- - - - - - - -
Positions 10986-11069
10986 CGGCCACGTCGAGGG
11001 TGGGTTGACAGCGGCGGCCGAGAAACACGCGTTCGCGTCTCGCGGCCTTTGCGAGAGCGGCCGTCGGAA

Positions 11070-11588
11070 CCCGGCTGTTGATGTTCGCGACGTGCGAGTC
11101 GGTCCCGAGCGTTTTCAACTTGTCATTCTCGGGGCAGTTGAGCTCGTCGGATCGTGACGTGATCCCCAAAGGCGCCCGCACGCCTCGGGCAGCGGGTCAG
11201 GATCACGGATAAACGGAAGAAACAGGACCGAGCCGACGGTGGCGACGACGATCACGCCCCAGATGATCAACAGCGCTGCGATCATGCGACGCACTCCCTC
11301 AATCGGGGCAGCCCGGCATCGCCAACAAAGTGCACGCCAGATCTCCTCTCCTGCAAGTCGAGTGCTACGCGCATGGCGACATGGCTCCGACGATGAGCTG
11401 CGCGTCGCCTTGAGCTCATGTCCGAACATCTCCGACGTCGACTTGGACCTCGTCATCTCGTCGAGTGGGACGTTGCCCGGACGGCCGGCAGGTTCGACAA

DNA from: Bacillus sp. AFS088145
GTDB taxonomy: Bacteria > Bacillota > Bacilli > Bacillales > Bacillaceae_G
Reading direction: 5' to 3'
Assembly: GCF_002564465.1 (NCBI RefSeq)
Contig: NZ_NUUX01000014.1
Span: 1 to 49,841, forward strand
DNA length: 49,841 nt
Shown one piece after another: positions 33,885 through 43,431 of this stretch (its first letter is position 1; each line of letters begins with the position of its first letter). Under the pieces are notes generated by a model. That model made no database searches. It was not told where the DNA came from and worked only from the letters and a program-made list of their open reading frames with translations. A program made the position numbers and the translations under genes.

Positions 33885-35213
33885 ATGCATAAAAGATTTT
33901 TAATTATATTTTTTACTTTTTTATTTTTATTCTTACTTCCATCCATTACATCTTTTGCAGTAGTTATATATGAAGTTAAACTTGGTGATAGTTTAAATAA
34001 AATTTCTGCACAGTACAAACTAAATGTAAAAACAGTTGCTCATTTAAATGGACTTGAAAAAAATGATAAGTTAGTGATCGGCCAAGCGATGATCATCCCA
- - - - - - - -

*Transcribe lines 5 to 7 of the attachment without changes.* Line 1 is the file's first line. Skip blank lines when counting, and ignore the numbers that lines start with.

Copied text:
11070 CCCGGCTGTTGATGTTCGCGACGTGCGAGTC
11101 GGTCCCGAGCGTTTTCAACTTGTCATTCTCGGGGCAGTTGAGCTCGTCGGATCGTGACGTGATCCCCAAAGGCGCCCGCACGCCTCGGGCAGCGGGTCAG
11201 GATCACGGATAAACGGAAGAAACAGGACCGAGCCGACGGTGGCGACGACGATCACGCCCCAGATGATCAACAGCGCTGCGATCATGCGACGCACTCCCTC